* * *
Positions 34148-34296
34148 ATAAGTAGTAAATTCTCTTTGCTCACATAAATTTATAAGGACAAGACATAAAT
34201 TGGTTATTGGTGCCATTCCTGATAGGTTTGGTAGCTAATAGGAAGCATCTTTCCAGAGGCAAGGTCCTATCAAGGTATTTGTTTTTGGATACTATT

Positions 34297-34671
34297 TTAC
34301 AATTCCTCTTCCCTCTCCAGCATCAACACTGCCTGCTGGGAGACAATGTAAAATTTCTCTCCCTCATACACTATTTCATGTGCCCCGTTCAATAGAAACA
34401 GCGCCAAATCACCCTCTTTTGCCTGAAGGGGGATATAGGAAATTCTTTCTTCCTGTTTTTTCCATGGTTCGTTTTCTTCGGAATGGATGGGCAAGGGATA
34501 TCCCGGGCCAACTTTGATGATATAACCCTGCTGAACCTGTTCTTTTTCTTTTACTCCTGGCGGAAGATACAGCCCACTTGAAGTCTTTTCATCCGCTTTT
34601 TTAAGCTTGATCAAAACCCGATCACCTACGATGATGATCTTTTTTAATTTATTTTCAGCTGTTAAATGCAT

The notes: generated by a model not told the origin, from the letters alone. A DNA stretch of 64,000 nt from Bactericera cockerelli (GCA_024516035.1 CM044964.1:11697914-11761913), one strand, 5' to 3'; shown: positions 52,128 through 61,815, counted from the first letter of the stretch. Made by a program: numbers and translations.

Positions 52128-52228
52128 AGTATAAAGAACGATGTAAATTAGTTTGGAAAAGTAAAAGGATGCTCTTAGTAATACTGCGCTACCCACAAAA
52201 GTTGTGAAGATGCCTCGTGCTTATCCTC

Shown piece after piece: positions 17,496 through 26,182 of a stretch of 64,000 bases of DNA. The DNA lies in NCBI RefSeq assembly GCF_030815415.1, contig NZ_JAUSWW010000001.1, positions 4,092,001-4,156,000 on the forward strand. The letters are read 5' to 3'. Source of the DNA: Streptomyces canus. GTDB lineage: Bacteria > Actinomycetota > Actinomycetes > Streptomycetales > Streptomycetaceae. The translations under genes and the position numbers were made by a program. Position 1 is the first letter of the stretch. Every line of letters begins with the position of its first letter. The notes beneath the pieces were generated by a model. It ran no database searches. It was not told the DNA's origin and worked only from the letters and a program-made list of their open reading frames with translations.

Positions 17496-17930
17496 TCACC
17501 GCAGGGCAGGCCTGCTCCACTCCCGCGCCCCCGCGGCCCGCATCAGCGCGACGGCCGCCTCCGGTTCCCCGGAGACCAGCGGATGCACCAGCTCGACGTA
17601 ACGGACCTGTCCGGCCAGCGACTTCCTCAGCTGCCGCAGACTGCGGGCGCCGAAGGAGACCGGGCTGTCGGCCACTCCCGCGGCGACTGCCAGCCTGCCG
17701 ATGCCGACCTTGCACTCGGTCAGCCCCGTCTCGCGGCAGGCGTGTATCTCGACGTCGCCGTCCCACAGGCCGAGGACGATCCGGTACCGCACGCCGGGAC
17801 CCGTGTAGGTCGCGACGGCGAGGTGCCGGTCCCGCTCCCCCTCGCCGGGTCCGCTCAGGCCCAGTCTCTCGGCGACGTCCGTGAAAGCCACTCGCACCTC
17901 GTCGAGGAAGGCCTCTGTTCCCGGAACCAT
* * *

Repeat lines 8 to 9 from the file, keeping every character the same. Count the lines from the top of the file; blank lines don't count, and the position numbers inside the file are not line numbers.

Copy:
34501 TCCCGGGCCAACTTTGATGATATAACCCTGCTGAACCTGTTCTTTTTCTTTTACTCCTGGCGGAAGATACAGCCCACTTGAAGTCTTTTCATCCGCTTTT
34601 TTAAGCTTGATCAAAACCCGATCACCTACGATGATGATCTTTTTTAATTTATTTTCAGCTGTTAAATGCAT